Some background: My involvement in the whole torture discussion began with my being disturbed over two thoroughly dishonest apologias for murder and torture in the mainstream right wing press. The apologia for murder was written by Michael Ledeen and constituted a literally Machiavellian appeal to shoot unarmed wounded combatants (because you never know, one of them might grow up to be Hitler). The apologia for torture was an equally slick piece of rhetoric by Linda Chavez which began by saying we needed to define torture and ended by saying we needed to accept torture. My response to their snake oil is here. I found this phenomenon disturbing and was further disturbed as the right wing media continued (and still continues) to urge, excuse, justify, plead for, and satirize opponents of, torture.
For one thing, the fact that he once again labels (and mischaracterizes) Ledeen as a torture apologist for writing a column that has nothing to do with the torture is probably once again an indication that he doesn't know what he's talking about.
In short, my involvement in the torture question (and the involvement of my interlocutors in my comboxes) has been in the context of a real world situation: the use of torture by our government and the extraordinary lengths some of my readers have gone to in order to urge, excuse, justify, plead for, and satirize opponents of, torture. What bothered me from the outset of the conversation has been the spirit of... what? "resistance", I suppose might be a good word, to the simple proposition "Torture is wrong and you shouldn't do it. Our government is doing it now and it's wrong." Virtually ever word of that proposition has been resisted, explained away, and fought, often by multiple people at once, in my comboxes over the past year. Masochists can read over the archives if they don't believe me.
In the course of these discussions I have, more than once, lost my temper and, more than once, apologized. But a sort of urban legend has arisen (which some torture apologists have happily encouraged) that I cannot bear even to discuss the abstract question "What is torture?" This is somewhat ironic because, in fact, it is those who are making the case for fog who have been the most insistent that torture is essentially undefinable and therefore cannot, in any practical sense, be prohibited or condemned. Endless electrons perished in my repeated attempts to answer the question for people who were strangely uninterested in answering the question themselves. I suggested dictionaries. I suggested Army and police regs for interrogation. I suggested the Interrogator's Golden Rule. All these were summarily dismissed by people who truly did not want an answer to the question "What is torture?" because, if accepted, they would immediately show that "aggressive methods" which the Bushies had approved were, in fact, torture. And the goal, for many (though not all) of my interlocutors was to keep that shrouded in fog.
Here again, Mark ignores a number of points that were raised by his critics, namely that his entire response to the question of torture has been to appeal first the Catechism and when he discovered that this was not to his liking, the Gaudium et Spes citation contained in Veritas Splendor. That was his entire argument and any disagreement or questioning of it led to him attempting to establish a false equivalence between those who question his interpretation of the relevant papal documents and abortion supporters. Note that as he writes this, Mark believes, as he has routinely alleged, that the only reason that anyone could possibly argue with him on this is because of an all-subordinating political allegiance to the Bush administration.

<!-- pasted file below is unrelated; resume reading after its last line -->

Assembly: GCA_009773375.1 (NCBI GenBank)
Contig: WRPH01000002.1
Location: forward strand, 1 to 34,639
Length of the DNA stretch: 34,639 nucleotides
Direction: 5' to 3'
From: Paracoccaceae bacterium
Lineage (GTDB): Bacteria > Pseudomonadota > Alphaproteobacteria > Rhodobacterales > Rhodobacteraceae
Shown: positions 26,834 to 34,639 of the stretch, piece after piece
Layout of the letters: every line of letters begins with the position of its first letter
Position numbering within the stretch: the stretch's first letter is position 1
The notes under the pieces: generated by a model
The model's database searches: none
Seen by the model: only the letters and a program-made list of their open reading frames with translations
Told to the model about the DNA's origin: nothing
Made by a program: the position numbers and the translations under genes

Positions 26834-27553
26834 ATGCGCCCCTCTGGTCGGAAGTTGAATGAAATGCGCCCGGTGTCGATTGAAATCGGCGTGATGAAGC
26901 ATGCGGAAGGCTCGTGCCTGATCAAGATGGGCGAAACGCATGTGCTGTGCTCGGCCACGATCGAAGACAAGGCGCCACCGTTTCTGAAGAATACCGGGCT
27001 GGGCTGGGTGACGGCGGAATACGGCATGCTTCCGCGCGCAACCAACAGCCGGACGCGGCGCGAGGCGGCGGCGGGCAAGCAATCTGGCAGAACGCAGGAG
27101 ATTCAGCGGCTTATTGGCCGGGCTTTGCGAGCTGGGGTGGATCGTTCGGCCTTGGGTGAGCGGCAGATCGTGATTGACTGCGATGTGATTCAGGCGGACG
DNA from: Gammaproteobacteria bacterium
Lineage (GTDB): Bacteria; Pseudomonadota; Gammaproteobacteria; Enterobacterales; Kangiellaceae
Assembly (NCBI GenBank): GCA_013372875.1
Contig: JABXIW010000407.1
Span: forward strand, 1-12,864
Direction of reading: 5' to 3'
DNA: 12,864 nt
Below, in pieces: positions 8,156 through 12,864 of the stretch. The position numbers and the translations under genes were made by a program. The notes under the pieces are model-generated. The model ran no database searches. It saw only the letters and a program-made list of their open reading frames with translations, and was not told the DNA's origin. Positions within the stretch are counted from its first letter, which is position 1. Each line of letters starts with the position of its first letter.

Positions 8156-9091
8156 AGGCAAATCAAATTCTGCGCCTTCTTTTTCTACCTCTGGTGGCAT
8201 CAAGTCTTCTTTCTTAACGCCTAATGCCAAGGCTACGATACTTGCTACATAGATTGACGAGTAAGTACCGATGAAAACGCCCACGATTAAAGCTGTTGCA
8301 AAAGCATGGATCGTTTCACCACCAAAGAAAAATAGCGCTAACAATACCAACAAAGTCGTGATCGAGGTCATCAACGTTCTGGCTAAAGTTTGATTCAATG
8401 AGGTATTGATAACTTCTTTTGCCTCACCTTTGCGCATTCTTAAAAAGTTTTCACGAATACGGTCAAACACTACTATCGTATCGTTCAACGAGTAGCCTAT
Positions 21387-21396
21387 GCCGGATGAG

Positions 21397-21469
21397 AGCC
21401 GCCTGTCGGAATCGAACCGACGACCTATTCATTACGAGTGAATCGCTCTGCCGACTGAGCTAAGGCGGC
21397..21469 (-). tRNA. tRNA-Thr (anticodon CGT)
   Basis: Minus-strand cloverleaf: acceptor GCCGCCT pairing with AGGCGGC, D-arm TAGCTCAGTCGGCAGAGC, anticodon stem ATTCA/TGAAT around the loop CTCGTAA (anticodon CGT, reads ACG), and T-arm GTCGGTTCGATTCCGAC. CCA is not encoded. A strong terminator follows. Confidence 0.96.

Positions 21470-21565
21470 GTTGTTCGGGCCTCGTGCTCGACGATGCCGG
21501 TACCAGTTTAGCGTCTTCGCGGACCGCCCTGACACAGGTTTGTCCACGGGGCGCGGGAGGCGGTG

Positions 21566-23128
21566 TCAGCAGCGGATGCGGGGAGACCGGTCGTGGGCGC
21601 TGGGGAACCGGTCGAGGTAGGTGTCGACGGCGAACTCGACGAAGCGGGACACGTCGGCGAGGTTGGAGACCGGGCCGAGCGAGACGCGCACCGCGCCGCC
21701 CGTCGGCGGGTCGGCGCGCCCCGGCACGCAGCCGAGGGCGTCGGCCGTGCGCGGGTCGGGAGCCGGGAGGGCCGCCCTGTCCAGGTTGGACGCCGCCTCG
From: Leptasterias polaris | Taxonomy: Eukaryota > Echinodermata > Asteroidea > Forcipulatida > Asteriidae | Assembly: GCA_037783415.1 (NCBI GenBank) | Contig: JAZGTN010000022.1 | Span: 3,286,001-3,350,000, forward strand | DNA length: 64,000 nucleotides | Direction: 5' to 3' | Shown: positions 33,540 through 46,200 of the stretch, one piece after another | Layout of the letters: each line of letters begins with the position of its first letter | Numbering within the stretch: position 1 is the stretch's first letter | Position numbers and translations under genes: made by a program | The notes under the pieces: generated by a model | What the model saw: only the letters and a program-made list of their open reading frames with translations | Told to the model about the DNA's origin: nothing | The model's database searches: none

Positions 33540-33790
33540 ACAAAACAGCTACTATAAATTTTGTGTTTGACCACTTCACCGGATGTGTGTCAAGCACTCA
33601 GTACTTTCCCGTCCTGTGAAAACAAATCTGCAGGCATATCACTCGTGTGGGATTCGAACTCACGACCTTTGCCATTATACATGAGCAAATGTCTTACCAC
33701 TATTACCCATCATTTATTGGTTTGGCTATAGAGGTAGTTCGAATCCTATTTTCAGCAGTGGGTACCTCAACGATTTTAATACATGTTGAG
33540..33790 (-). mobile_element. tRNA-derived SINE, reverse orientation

He then writes:
However, I will add this: while there may be, in some other world, a way to get to something that looks an awful lot like torture but is not intrinsically immoral and therefore not necessarily condemned by Veritatis Splendor, I can't help but think that this is mighty far removed from reality. Moreover, in *this* world where torture is being conducted by the State and its apologists and advocates in the real world are not much troubled by such fine-tuned arguments and typically operate on the basis of pure consequentialism, I can't help but wonder if "What is torture" is still a profoundly wrong-headed question.
To which one might counter that by the definition Mark has just supplied above that Akin should now be counted as an apologist and advocate of torture for writing the following:
Take waterboarding as an example. I would say that waterboarding is torture if it is being used to get a person to confess to a crime (it is not proportionate to that end since it will promote false confessions). I would also say that it is torture if it is being used to get information out of a terrorist that could be gotten through traditional, less painful interrogation means (it is not proportionate to the end since there are better means available). I would not say that it is torture if it is being used in a ticking time bomb scenario and there is no other, less painful way to save lives (it is proportionate since there is not a better solution). And I would not say that it is torture if it is being used to train our own people how to resist waterboarding if it is used on them (this is apparently something we do, and it is proportionate on the understanding that there is no better way to help people learn to resist waterboarding).